Rallynow Supporting Member of TMP19 Dec 2012 10:35 a.m. PST
historygamer19 Dec 2012 10:46 a.m. PST

A lot of those links were out of the AWI period. Also, the Wiki write up for the 76th called them a Scottish Light Infantry regiment, which denotes the author didn't know what he was talking about. :-)

As I said, I did consult one of the national experts on the period for British Army uniforms. He is hoping an upcoming trip to the archives in Kew will help shed some light on these two little known regiments, as he has nothing on them of substance. Lawson and other usual references are kind of silent on them as well. A mystery! :-)

Bandolier Supporting Member of TMP19 Dec 2012 2:38 p.m. PST

British Army Uniforms from 1751-1783 by Carl Franklin is the title. Has a page of uniform plates per regiment over that timeframe. Plus half a page or so of notes per regiment. There are specific notes for the AWI period. There is an appendix of sources with 19 major sources shown amongst "many other books". Highland units have patches of their tartan shown where applicable and none are noted for the 80th. So, all together, the advice above makes sense.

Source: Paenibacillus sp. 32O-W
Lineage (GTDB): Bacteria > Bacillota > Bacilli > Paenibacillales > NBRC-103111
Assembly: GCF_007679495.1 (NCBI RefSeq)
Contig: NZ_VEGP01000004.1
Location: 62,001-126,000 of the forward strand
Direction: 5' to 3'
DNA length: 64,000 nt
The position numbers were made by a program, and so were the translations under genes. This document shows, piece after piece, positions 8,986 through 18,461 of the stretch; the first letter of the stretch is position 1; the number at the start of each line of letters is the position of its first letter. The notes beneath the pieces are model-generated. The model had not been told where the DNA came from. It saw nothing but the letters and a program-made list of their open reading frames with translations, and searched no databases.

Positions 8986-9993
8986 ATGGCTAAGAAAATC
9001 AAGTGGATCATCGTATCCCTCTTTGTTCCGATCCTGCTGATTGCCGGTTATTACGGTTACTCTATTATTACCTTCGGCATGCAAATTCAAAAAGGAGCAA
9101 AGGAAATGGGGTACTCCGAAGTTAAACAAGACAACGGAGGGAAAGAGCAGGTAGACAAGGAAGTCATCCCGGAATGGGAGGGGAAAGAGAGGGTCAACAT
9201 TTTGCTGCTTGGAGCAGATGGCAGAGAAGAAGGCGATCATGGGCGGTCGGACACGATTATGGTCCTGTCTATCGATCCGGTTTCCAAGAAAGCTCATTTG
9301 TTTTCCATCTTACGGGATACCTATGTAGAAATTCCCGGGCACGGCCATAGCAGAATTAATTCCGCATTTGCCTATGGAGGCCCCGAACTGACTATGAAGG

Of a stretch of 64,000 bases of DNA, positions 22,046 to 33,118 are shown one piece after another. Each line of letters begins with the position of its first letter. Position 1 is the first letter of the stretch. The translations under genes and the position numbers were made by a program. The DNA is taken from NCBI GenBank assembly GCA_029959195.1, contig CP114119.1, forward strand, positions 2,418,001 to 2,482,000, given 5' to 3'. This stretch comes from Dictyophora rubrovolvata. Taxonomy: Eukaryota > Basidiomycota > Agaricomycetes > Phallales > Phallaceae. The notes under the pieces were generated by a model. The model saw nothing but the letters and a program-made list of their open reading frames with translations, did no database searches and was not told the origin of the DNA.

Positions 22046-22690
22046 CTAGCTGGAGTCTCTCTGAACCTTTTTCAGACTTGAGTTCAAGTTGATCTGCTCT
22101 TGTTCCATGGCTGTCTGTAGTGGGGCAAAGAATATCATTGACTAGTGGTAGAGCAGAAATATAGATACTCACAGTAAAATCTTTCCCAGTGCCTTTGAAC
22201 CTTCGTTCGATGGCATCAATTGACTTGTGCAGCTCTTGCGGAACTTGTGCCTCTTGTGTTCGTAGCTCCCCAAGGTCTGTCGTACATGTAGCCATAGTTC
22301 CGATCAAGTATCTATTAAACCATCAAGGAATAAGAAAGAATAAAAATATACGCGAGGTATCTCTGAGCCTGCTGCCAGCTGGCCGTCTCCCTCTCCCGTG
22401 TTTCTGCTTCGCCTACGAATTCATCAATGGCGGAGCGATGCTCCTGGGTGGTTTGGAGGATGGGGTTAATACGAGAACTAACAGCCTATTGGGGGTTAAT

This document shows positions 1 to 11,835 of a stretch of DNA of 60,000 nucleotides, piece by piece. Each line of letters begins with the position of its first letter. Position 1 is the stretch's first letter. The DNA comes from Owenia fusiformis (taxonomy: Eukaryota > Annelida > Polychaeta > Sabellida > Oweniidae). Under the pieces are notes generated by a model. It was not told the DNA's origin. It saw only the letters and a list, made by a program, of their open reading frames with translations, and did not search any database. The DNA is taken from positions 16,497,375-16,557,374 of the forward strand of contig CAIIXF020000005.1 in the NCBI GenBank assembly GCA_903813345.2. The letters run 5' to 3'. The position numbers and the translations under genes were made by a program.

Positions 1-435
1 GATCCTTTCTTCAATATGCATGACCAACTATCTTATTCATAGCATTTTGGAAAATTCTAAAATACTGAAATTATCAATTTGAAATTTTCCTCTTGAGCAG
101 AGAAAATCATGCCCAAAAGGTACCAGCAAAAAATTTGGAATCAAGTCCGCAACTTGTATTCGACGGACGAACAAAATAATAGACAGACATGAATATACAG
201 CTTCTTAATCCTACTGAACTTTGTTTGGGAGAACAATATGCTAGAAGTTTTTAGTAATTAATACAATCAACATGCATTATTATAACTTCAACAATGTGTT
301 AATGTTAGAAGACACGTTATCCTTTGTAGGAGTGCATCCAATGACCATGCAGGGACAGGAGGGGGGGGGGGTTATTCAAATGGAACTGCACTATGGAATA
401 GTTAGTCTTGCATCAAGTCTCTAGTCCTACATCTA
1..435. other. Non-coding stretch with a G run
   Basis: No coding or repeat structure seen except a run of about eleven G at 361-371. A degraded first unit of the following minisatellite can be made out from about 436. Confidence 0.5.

unfashionabledc Inactive Member19 Dec 2012 4:30 p.m. PST

There's no question of the 80th being highlanders – they weren't. They were raised in Edinburgh, far removed from the northwest, not just geographically but culturally too. Ditto for the other lowland regiments (e.g. 82nd Lanark, 83rd Glasgow) raised at the time – they were all uniformed in standard 'english' style.

None of the sources i've seen disagree on the basics – we know when and where the 80th were raised, their authorised uniform, and where they served – so i'm struggling to see what the 'mystery' is..?